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The same, “

“ THE CRONICLE History of Henry the fift, With his battell fought at Agin Court in France. Togither with Auntient Pistoll. As it hath bene sundry times playd by the Right honorable the Lord Chamberlaine his seruants. LONDON Printed by Thomas Creede, for Tho. Millington, and Iohn Busby. And are to be sold at his house in Carter Lane, next the Powle head. 1600.” 4to. 27 leaves.

• London Printed by Thomas Creede, for Thomas Pauier, and are to be sold at his shop in Cornhill, at the signe of the Cat and Parrets, neare the Exchange. 1602.” 4to. 26 leaves.

The same,“ · Printed for T. P. 1608." 4to. 27 leaves.

The Life of Henry the Fift occupies twenty-seven pages in the folio of 1623, viz. : from p. 69 to p. 95 inclusive in the division of Histories. It is divided into Acts, but not into Scenes, and has no list of Dramatis Personæ.

KING HENRY V.

INTRODUCTION.

rial with which he completed in this play the design of which he had the hint from The Famous Victories of Henry the Fifth.*

The dramatist followed the chronicler closely, and in some passages but poetically paraphrased his prose.

Shakespeare's llenry the Fifth was first published in quarto in 1600, but with a text so mutilated, as well as so incomplete, that it is quite impossible to decide by internal evidence whether the manuscript from which it was printed represents, even imperfectly, an early form of the play, or, still more imperfectly, the completed work as it appears in the folio. The quarto edition, among other important omissions, is without the Choruses; but from this no inference can be drawn as to the time when the Choruses were written; for it is manifest that that edition was published in great haste, from manuscript obtained in the most surreptitious and inefficient manner, to meet a demand created by the great popularity of the play ; and from such a copy the Choruses would be most probably omitted, as having neither narrative nor comic interest. The fifth of these Choruses, therefore, which contains lines that must have been written between April and September, 1599,7 is to be accepted as decisive of the date of the production, of the play, especially as it is not mentioned by Meres in 1598, (in the list which includes Ilenry the Fourth, King John, and Richard the Second,) and as it was published in 1600.

The text exists in a very satisfactory state in the folio, which is the only authority for it. The quarto, however, sometimes affords welcome aid in the conjectural correction of typograph. ical errors.

The period of the action is from 1414 to 1420.

* See the Introduction to the First Part of King Henry the Fourth.
+ See Notes on this Chorus.

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} Brothers to the King.

KING HENRY the Fifth.
DUKE OF GLOSTER,
DUKE OF BEDFORD,
DUKE OF EXETER, Uncle to the King.
DUKE OF YORK, Cousin to the King.
EARLS OF SALISBURY, WESTMORELAND, and WARWICK.
ARCHBISHOP OF CANTERBURY. BISHOP OF Ely.
EARL OF CAMBRIDGE.
LORD SCROOP.
Sir Thomas GREY.
Sir Thomas ERPINGHAM, GOWER, FLUELLEN, MACMORRIS, JAMY,

Officers in King Henry's Army.
Bates, Court, WILLIAMS, Soldiers.
Pistol, NYM, BARDOLPI.
Boy, Servant to them. A Herald.

CHARLES the Sixth, King of France.
LEWIS, the Dauphin.
DUKES OF BURGUNDY, ORLEANS, and BOURBON.
The Constable of France.
RAMBURES and GRANDPRE, French Lords.
MONTJOY, a French Herald.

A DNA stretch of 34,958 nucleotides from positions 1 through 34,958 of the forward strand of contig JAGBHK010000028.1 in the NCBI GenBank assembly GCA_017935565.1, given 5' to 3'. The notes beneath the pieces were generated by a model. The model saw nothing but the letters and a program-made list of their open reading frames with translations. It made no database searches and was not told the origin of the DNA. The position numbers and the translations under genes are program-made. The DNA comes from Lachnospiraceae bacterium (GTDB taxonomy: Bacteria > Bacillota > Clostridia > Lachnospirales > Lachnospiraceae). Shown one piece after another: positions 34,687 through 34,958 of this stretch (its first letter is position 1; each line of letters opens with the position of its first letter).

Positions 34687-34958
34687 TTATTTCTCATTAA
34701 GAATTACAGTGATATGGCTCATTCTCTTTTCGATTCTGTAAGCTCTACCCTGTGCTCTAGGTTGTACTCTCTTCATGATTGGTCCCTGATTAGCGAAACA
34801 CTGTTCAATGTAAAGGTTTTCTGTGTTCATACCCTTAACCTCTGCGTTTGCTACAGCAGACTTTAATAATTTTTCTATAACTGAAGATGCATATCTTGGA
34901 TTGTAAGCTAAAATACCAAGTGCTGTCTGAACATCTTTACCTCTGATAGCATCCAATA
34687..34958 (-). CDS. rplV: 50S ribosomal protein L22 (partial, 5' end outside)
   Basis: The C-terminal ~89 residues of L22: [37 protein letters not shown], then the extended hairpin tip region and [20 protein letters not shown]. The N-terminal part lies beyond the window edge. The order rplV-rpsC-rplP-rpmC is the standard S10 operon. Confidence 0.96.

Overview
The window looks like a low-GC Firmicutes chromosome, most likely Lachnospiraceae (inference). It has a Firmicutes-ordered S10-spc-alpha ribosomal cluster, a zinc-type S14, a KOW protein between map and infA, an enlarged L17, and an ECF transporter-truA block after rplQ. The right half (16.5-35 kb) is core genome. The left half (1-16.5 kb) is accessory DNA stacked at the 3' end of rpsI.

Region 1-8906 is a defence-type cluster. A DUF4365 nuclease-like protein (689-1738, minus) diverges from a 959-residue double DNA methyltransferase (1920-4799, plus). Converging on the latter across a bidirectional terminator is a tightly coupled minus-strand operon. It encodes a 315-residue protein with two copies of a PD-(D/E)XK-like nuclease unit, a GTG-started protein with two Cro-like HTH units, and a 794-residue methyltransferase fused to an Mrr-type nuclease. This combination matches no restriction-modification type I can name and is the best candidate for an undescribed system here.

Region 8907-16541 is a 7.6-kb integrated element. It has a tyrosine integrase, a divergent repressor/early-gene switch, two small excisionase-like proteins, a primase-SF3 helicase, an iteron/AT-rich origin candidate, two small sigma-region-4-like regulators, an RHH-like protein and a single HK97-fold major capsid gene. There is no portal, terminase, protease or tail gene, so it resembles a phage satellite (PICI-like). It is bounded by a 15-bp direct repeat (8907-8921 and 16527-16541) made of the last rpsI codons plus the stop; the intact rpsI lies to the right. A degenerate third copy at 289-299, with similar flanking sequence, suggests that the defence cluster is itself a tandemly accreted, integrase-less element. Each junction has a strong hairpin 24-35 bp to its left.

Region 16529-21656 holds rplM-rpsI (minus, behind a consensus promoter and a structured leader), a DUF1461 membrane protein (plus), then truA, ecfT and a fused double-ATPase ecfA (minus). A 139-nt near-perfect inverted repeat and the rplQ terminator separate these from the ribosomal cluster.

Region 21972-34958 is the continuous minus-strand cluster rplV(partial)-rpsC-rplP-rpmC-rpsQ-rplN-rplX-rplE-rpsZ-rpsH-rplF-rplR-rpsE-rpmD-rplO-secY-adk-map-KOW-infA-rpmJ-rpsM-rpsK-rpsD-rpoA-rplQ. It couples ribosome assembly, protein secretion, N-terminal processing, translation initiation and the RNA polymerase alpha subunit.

Governor of Harfleur. Ambassadors to England.

ISABEL, Queen of France.
KATHARINE, Daughter of Charles and Isabel.
ALICE, a Lady attending on the Princess.
Hostess of the Boar's Head Tavern in Eastcheap, (formerly Mrs.

Quickly, now married to Pistol.)
Lords, Ladies, Officers, French and English Soldiers, Messen.

gers, and Attendants.

Chorus.

The SCENE in England, and in France.

(6)

THE LIFE OF

KING HENRY THE FIFTH.

ACT I.

Enter Chorus.

CHORUS.

FOR a Muse of fire, that would ascend

O, the brightest heaven of invention !

A kingdom for a stage, princes to act,
And monarchs to behold the swelling scene !
Then should the warlike Harry, like himself,
Assume the port of Mars; and at his heels,
Leash'd in like hounds, should Famine, Sword, and

Fire,
Crouch for employment. But pardon, gentles all,
The flat, unraised spirit that hath dar’d,
On this unworthy scaffold, to bring forth
So great an object: can this cockpit hold
The vasty fields of France ? or may we cram
Within this wooden O the very casques,
That did affright the air at Agincourt ?
o, pardon! since a crooked figure may
Attest in little place a million ;
And let us, ciphers to this great accompt,
On your imaginary forces work.

Suppose, within the girdle of these walls
Are now confin'd two mighty monarchies,
Whose high-upreared and abutting fronts
The perilous, narrow ocean parts asunder.
Piece out our imperfections with your thoughts ;
Into a thousand parts divide one man,
And make imaginary puissance :
Think, when we talk of horses, that you see them
Printing their proud hoofs i'th' receiving earth ;
For ’tis your thoughts that now must deck our kings,
Carry them here and there, jumping o'er times,
Turning th' accomplishment of many years
Into an hour-glass : for the which supply,
Admit me Chorus to this History;
Who, prologue-like, your humble patience pray,
Gently to hear, kindly to judge, our play.

SCENE I.

London. An Ante-chamber in the King's Palace.

Enter the Archbishop of Canterbury, and Bishop of

Ely. Canterbury. My lord, I'll tell you, that self bill is

urg'd, Which in th’ eleventh year of the last king's reign Was like, and had indeed against us pass’d, But that the scambling and unquiet time Did push it out of farther question.

Ely. But how, my lord, shall we resist it

now!

Cant. It must be thought on.

If it pass against us,

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